Jump to main content
Jump to site search
Access to RSC content Close the message box

Continue to access RSC content when you are not at your institution. Follow our step-by-step guide.


Issue 47, 2017
Previous Article Next Article

Van't Hoff's law for active suspensions: the role of the solvent chemical potential

Author affiliations

Abstract

We extend Van’t Hoff's law for the osmotic pressure to a suspension of active Brownian particles. The propelled particles exert a net reaction force on the solvent, and thereby either drive a measurable solvent flow from the connecting solvent reservoir through the semipermeable membrane, or increase the osmotic pressure and cause the suspension to rise to heights as large as micrometers for experimentally realized microswimmers described in the literature. The increase in osmotic pressure is caused by the background solvent being, in contrast to passive suspensions, no longer at the chemical potential of the solvent reservoir. The difference in solvent chemical potentials depends on the colloid–membrane interaction potential, which implies that the osmotic pressure is a state function of a state that itself is influenced by the membrane potential.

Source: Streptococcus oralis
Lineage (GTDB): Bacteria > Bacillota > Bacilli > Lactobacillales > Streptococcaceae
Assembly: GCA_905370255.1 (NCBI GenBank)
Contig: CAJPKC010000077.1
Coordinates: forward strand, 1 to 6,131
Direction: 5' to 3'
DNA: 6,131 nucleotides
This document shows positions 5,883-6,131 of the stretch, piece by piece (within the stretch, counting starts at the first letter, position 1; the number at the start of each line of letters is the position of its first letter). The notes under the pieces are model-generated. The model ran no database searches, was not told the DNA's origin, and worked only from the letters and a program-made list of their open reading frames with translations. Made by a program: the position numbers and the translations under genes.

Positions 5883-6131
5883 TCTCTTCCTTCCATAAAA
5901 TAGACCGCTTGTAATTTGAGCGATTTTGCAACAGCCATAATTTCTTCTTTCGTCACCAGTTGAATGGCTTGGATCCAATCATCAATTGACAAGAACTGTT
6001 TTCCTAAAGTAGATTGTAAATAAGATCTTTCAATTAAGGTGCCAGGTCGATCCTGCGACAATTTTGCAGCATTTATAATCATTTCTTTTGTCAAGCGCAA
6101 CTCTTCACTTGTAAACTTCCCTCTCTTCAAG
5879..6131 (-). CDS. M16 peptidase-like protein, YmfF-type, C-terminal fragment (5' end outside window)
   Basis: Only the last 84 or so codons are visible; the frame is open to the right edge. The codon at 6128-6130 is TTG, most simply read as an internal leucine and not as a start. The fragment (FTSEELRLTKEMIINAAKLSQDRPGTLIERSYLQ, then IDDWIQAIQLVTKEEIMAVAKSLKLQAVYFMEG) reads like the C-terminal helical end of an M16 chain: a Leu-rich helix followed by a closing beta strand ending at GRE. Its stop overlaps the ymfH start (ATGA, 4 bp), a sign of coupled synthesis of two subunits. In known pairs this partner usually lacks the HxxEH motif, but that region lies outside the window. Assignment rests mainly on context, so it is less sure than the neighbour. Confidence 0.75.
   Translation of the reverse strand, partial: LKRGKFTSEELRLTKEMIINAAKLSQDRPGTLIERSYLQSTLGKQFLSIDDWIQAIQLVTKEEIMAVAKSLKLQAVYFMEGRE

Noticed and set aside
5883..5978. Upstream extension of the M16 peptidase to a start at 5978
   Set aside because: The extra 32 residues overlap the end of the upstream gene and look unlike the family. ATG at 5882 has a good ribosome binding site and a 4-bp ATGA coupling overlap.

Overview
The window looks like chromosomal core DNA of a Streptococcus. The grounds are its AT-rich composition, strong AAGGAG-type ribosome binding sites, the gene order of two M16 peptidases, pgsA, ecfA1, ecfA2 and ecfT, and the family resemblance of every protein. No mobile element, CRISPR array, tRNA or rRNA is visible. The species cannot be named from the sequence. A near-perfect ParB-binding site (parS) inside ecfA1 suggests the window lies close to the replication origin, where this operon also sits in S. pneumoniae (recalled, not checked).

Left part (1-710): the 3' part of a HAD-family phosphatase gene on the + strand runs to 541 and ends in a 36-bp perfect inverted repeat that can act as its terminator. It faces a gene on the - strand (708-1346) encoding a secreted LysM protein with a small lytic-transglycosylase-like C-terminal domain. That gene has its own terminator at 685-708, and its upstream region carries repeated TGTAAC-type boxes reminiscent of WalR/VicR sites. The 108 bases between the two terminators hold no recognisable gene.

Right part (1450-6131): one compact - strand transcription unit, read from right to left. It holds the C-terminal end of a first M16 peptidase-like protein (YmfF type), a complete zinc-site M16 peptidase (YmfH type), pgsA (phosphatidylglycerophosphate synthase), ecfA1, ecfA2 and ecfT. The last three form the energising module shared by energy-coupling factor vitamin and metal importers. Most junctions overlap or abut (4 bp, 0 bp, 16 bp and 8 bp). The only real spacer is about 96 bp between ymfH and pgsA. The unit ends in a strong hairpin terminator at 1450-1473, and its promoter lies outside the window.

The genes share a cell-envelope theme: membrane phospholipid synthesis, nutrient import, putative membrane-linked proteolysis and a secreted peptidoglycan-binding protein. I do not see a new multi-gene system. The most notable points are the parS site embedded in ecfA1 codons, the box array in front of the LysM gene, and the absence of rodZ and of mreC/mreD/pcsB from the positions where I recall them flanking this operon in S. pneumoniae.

Graphical abstract: Van't Hoff's law for active suspensions: the role of the solvent chemical potential

Back to tab navigation

Supplementary files

Article information


Submitted
19 Jul 2017
Accepted
10 Nov 2017
First published
10 Nov 2017

Soft Matter, 2017,13, 8957-8963
Article type
Paper

Van't Hoff's law for active suspensions: the role of the solvent chemical potential

J. Rodenburg, M. Dijkstra and R. van Roij, Soft Matter, 2017, 13, 8957
DOI: 10.1039/C7SM01432E

Social activity

Search articles by author

Spotlight

Advertisements